As mentioned above, Object.prototype.toString can still be used on ES6 built-ins, but it's not fool-proof as it can be spoofed by anyone with access to the @@toStringTag symbol. However, maybe there shouldn't be a fool-proof method, since Object.prototype.toString(weakmap) == '[object WeakMap]' doesn't mean that weakmap instanceof WeakMap (and it shouldn't!). The weakmap could have come from another frame, or it could be a user-created weakmap-like object. The only thing you really know is it reports to be functionally equivalent to a WeakMap.

It does seem to beg the question why you can't have a user-defined object which reports to be functionally equivalent to a String or Array (sans the prefixed "~").

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Answer for the very last question (about ~, etc.) is that there is existing code on the web that depends upon the existing O.p.toString result values not being spoof-able for the existing ES5 built-ins. We want to maintain that guarantee, but only for the objects/[[Class]] values that O.p.toString knew about in ES<=5. –  Allen Wirfs-Brock Nov 2 '12 at 23:29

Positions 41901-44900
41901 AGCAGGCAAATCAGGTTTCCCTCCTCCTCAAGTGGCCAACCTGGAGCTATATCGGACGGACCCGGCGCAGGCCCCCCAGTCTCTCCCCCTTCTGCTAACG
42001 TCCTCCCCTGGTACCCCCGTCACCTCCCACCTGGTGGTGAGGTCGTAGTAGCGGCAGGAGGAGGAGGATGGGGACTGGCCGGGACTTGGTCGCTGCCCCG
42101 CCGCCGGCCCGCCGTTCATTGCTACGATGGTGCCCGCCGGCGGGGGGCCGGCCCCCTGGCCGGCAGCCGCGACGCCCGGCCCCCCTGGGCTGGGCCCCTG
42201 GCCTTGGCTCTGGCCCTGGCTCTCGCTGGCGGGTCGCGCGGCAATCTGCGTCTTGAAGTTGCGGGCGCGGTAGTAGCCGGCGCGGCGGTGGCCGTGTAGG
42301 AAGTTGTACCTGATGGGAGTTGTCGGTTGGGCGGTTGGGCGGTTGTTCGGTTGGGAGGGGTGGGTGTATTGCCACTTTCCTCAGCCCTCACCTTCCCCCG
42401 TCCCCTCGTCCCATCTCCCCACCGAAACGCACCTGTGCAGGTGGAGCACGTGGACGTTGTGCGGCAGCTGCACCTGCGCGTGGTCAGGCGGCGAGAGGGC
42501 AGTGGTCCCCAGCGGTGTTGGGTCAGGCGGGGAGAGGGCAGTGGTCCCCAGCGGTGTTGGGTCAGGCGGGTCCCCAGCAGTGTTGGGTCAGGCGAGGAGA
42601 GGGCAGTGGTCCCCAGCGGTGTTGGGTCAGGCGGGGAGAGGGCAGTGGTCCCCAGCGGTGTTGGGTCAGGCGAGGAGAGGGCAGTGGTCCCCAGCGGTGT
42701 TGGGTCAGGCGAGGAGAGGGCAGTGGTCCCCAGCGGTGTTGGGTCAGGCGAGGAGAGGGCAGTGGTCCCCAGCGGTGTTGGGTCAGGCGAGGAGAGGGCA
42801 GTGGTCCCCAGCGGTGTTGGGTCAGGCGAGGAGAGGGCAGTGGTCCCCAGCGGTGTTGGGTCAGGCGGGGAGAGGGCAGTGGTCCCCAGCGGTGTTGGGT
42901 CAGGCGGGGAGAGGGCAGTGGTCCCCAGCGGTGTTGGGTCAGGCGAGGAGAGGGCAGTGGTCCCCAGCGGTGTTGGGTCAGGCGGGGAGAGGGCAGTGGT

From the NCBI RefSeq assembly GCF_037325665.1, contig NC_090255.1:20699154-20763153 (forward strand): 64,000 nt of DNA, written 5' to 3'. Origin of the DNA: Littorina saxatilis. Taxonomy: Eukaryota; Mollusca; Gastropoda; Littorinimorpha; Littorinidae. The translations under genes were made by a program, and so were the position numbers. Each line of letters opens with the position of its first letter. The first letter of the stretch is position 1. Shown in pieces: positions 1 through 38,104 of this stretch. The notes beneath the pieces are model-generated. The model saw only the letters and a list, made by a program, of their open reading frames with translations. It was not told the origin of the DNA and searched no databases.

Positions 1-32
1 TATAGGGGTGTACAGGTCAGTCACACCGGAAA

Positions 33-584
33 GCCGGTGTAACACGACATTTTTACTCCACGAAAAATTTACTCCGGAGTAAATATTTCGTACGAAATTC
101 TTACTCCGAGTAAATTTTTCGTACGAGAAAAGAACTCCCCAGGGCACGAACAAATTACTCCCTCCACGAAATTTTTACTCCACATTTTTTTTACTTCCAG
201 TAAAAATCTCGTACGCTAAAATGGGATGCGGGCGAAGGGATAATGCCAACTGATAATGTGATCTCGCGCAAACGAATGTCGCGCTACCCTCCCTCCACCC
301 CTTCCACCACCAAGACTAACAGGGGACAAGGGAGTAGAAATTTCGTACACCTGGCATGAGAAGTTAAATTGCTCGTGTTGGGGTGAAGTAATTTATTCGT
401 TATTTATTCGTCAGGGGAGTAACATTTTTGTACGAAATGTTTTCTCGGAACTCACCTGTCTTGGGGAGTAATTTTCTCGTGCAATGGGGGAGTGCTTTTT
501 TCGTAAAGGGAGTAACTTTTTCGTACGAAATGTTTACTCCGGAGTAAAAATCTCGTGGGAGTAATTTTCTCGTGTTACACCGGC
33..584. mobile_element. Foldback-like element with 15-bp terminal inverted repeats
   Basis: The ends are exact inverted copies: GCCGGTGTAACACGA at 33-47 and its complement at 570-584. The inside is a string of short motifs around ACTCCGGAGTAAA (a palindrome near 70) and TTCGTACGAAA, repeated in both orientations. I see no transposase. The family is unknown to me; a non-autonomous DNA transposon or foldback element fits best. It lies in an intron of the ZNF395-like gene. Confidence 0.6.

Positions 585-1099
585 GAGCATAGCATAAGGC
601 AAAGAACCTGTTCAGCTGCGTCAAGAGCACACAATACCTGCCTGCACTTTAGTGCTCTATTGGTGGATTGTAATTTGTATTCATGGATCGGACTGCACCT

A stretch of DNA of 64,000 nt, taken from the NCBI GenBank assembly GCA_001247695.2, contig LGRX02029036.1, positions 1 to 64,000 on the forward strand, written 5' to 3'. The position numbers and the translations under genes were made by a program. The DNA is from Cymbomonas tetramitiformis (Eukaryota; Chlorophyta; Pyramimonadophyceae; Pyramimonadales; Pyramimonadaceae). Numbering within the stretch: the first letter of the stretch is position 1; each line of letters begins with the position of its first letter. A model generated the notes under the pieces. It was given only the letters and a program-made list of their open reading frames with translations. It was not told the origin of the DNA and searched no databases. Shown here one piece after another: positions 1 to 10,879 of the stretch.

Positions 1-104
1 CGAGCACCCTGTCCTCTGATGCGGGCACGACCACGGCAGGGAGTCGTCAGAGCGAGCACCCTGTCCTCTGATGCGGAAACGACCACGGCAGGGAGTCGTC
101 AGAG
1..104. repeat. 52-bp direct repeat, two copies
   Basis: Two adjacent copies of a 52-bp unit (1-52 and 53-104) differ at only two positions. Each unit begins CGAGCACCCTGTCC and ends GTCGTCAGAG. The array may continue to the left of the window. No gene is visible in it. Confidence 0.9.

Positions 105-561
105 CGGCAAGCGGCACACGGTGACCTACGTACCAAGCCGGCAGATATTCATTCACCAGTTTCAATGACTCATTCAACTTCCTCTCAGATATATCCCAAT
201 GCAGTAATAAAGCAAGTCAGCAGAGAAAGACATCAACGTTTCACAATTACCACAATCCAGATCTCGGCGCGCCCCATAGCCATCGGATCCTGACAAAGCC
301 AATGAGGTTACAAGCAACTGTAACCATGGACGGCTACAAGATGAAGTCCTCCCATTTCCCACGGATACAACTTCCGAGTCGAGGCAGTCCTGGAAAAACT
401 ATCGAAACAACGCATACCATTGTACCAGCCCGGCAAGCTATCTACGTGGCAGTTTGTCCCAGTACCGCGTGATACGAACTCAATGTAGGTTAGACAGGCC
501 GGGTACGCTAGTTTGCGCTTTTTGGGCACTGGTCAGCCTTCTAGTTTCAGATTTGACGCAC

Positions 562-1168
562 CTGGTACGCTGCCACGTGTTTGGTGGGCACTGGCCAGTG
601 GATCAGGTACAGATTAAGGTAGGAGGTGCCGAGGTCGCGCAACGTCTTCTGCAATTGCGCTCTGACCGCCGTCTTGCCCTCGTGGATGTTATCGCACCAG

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1 Answer 1

up vote 1 down vote accepted

This is currently a moving target in the ES6 spec. For the existing set of objects, the existing mechanics are maintained for various reasons including compatibility. In the most recent ES6 spec, published October 26th, you can find some hints of the potential future direction

15.4.6.2.4 ArrayIterator.prototype.@@toStringTag
The initial value of the @@toStringTag property is the string value "Array Iterator".

15.14.5.13 Map.prototype.@@toStringTag
The initial value of the @@toStringTag property is the string value "Map".

You can find the original discussion that originated this in this thread on es-discuss

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Thanks that pointed me in the right direction and gave me the term I needed. I've updated my question with a more complete answer above, for posterity. –  Nathan Wall Nov 1 '12 at 5:40